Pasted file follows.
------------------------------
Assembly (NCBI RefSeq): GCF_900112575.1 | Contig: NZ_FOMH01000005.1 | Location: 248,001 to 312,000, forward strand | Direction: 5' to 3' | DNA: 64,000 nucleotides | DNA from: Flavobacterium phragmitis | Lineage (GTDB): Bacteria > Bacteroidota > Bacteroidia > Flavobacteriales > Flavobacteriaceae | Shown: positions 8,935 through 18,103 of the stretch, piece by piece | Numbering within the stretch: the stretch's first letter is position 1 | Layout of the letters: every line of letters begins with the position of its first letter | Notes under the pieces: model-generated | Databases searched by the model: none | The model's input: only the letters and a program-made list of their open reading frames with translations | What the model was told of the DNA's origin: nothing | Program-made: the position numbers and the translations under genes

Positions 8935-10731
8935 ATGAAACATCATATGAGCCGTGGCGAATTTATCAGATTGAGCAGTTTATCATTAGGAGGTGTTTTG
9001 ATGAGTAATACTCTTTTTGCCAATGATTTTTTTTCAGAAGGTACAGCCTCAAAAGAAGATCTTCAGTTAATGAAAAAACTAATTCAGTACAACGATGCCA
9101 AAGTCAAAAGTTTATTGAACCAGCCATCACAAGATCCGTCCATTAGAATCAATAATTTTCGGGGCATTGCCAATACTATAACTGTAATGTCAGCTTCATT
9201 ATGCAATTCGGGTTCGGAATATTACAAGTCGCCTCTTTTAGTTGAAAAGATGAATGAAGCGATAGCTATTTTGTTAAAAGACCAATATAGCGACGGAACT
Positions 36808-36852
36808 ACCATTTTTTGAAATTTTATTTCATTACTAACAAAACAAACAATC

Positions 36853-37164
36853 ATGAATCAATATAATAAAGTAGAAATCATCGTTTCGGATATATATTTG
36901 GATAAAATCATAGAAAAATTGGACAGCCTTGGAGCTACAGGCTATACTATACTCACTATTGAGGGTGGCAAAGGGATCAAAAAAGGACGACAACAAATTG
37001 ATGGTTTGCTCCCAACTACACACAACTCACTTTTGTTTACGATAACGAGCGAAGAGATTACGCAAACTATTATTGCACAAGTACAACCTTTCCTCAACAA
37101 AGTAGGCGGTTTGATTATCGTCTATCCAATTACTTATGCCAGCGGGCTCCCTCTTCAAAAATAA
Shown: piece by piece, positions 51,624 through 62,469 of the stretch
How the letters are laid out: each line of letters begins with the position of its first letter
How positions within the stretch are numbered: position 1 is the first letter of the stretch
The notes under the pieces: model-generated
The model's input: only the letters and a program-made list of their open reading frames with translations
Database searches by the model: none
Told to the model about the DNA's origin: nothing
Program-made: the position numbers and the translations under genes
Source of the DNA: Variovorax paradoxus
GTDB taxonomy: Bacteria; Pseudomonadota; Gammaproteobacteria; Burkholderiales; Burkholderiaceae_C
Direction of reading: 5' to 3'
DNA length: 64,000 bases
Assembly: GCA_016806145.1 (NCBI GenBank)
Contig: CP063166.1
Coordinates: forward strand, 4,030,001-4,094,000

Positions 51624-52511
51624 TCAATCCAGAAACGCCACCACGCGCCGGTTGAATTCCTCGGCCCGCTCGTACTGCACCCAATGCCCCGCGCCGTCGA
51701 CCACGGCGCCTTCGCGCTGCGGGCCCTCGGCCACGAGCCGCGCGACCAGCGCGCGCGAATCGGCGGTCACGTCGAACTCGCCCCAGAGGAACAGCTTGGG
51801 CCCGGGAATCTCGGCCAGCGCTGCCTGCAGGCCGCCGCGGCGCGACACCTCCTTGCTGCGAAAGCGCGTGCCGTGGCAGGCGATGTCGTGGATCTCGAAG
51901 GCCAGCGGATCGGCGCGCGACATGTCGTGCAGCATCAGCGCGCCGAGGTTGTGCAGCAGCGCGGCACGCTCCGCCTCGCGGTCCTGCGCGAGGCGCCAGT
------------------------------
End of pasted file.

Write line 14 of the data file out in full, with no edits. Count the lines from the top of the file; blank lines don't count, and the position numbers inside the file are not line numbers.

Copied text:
Shown: piece by piece, positions 51,624 through 62,469 of the stretch